Welcome New Advisory Council Member

Cheryl Sesnon, Women’s Funding Alliance

Cheryl is dedicated to helping people find a pathway out of hopelessness and into lives of possibility and fulfillment. Life challenges in Cheryl’s own personal history created a calling to work in the nonprofit sector. She cherishes the opportunity to guide women toward a new path in life, as people did for her when she needed it.

Cheryl has a masters degree in Nonprofit Leadership from Seattle University. Prior to coming to Jubilee, she served as the Executive Director of Washington CASH (Community Alliance for Self-Help), a micro-finance and micro-enterprise training organization. From 1994 to 2000, Cheryl acted as the Executive Director of FareStart, a job training program for homeless men and women. Cheryl then spent several years as a consultant and trainer for nonprofits and served as an adjunct professor at Seattle University before joining Jubilee in 2010.

In 2009, Cheryl received the Aubrey Davis Award for Progressive Leadership. In 2010, she received the Small Business Administration award for “Home-Based Business Champion of the Year,” both for Washington State and the four-state region. In 2012, Cheryl was recognized with the “More Than Words” award from Harlequin Publishing, a national award honoring ordinary women making extraordinary contributions to their communities. In 2014, Seattle University honored her with a “Lead, Ignite Award.” In 2016, Cheryl was awarded the Seattle University “Community Service Alumni Award” in recognition of her exceptional service and leadership in the community. Also in 2016, US Senator Patty Murray presented Cheryl with a “Golden Tennis Shoe Award” which celebrates people who have made extraordinary accomplishments in service of others.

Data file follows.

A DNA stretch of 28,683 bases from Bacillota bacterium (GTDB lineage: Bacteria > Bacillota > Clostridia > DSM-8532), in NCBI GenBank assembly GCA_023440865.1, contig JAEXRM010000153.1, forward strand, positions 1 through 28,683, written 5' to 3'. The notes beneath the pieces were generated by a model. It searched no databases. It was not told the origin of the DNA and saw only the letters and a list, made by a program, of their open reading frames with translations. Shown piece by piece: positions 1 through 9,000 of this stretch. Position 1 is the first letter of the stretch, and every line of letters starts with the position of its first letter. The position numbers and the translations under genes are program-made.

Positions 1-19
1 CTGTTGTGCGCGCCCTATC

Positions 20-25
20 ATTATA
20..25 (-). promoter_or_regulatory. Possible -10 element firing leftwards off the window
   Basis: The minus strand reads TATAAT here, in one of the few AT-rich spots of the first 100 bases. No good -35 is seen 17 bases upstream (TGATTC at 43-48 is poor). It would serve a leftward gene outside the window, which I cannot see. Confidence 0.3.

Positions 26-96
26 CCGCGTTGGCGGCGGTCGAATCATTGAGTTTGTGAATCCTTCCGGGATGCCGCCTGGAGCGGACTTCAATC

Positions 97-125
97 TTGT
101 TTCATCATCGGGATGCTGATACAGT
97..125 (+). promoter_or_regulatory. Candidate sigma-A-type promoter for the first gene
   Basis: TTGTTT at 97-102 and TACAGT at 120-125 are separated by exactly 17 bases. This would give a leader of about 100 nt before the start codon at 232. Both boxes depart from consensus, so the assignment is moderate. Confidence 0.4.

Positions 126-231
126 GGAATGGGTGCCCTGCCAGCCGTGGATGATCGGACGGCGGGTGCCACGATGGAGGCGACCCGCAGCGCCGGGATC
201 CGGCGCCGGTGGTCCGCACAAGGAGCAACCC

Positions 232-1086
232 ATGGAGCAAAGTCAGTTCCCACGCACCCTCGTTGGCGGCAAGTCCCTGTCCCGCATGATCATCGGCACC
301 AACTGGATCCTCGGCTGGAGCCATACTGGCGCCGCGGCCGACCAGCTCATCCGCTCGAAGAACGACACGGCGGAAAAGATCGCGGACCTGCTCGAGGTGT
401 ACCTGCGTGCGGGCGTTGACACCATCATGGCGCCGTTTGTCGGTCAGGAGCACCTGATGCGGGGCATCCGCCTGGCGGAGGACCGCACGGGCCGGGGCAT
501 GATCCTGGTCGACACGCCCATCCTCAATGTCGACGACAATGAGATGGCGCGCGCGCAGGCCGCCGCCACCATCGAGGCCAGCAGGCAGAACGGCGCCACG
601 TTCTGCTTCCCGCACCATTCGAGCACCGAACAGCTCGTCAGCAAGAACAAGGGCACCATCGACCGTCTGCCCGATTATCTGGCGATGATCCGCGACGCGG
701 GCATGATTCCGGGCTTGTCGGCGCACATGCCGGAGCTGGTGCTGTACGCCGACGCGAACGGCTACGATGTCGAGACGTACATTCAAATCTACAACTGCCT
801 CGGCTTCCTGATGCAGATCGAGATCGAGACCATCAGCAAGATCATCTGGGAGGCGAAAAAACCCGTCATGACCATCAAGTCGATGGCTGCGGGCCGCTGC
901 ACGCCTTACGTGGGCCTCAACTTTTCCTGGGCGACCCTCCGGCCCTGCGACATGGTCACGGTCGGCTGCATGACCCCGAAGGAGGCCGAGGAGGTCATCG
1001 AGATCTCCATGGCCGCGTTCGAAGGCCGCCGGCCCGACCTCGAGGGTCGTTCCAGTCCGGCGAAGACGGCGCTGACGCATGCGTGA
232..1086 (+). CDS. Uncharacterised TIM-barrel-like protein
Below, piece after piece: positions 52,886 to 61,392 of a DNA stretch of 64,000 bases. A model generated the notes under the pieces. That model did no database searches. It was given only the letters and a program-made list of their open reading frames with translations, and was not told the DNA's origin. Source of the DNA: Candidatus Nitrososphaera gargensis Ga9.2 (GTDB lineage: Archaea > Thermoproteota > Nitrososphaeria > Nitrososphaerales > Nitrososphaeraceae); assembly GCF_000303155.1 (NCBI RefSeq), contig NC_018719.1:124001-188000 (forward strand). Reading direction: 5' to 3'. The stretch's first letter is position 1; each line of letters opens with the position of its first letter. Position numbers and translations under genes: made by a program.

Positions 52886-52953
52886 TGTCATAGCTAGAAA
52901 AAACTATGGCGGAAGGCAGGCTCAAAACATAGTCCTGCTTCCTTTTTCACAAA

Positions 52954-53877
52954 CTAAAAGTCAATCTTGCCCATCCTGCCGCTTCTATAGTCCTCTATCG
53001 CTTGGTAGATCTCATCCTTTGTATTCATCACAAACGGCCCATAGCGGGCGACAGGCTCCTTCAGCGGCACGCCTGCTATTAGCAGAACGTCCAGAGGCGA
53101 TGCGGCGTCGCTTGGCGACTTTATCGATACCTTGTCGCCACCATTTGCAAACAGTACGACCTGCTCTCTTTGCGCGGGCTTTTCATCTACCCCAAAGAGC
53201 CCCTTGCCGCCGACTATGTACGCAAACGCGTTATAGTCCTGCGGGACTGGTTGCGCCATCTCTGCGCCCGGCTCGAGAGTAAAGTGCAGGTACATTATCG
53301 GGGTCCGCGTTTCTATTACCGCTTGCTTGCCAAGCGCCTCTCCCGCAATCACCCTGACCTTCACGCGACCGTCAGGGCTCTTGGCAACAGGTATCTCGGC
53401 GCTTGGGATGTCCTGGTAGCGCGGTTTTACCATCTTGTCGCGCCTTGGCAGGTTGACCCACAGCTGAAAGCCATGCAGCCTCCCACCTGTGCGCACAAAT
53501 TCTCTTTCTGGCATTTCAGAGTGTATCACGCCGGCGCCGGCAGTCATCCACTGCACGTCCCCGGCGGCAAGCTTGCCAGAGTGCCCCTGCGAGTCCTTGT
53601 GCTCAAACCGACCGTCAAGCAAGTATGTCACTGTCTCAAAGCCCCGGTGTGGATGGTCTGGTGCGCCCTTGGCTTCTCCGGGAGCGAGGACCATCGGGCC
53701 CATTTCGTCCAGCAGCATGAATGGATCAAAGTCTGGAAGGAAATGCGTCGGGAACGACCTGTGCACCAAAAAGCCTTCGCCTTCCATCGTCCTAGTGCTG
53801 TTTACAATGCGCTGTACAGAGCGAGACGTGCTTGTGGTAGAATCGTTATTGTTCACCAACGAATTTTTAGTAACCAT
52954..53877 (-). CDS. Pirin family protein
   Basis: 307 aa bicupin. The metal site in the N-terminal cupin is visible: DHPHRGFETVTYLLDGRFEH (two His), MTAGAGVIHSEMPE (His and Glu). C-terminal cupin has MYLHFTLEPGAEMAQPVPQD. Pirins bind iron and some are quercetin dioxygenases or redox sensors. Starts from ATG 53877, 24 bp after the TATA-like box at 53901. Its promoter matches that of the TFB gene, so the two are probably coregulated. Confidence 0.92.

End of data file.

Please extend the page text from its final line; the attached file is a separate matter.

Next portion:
In addition, Cheryl has served as Executive Director of Jubilee Women’s Center and on the Board of Directors for the Seattle Chapter of Les Dames d’ Escoffier and as a volunteer with Nuestros Pequeños Hermanos where she taught leadership seminars for directors of orphanages in Central America.